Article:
Targa Tasmania–Day 4

The last day of our Targa adventure started even earlier than before. We needed to be up super early to pack, checkout, have breakfast and then head to the first stage of the day which was about 40 minutes away.

I gotta say, that by this stage I was beginning to run out of steam. A full day’s driving, followed by dinner and early morning starts where not really providing the ability to be as fresh as these Tasmanian mornings.

None the less, with our luggage stashed in the support van, we completed our final briefing and breathalyser before heading onto the suburban streets for the drive to the first stage, Cethana.

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During our trek we were greeted with some early morning fog that made the experience somewhat eerie as you can see from the above shots. Ferrari’s in the mist if you like.

Cethana, is quite a long stage by Targa standards at 40kms.

Our next stage, Castra, about 20 minutes away but would start off quite differently than all our other stages. Why? Well, we were greeted by about 5 kilometres of loose gravel as we climbed up the mountain.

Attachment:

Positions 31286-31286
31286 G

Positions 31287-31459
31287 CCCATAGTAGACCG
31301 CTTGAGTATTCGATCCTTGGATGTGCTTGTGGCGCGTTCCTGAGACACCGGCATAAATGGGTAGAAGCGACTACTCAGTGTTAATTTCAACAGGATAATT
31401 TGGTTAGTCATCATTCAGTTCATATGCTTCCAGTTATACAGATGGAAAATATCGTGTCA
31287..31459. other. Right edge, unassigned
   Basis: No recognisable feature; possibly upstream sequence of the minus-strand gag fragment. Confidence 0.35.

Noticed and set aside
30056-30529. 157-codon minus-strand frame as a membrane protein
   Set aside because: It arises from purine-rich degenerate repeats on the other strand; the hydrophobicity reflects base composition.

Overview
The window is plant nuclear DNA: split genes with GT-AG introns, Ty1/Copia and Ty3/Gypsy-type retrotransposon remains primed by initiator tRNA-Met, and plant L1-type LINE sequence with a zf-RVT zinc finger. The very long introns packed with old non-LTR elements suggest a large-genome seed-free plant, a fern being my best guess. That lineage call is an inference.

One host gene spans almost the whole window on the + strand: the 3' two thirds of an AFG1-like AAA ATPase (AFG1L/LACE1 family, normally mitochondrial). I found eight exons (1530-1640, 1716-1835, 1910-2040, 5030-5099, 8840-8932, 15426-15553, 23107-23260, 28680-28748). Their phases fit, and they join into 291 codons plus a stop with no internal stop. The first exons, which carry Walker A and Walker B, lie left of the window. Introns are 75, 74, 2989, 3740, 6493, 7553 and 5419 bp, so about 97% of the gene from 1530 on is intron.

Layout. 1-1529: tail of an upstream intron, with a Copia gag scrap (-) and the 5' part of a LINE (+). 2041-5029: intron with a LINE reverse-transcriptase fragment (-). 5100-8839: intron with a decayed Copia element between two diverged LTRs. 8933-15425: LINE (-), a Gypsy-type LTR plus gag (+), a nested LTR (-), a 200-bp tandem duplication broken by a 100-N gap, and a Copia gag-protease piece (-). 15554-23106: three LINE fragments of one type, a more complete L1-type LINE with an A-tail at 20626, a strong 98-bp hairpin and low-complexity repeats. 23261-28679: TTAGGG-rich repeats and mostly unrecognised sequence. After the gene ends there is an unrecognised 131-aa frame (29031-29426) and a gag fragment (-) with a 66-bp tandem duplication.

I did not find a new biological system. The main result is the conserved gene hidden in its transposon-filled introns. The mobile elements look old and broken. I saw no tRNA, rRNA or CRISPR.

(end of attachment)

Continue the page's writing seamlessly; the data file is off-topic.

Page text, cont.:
There is nothing worse than the sound of stones constantly peppering a Ferrari as you will see when you watch the above video. Cringe-worthy to say the least.

At one point a stone appears to have gotten lodged in the brake calliper, so that during braking there was an awful grinding sound, which we didn’t appreciate exactly what it was at first. Luckily, the stone came loose not long after and there was no damage to the car and especially not to the carbon ceramic disks!

We continued along and completed the stage without further incident.

Gunns Plains was our next stage about 10 minutes away. This was a stage of about 15 kilometres.

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From there it was only 5 minutes to probably the best stage of the day, Riana.

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Riana is quite long at 36 kilometres and allows you to really get up some speed.

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It has some long straights, sweeping bends and some tight turns that were all filled with spectators.

The above video gives you an idea of what being in the passenger’s seat was like. I gotta admit that I really like the sound track that accompanies these videos. Nothing beats the sound of a screaming 458 powerplant.

Riana was to be our last Targa stage. We headed to Burnie to regroup and grab some refreshments. Unfortunately, we also probably over whelmed the local coffee shop with a sudden rush of orders from a caravan of cars and caffeine deprived occupants.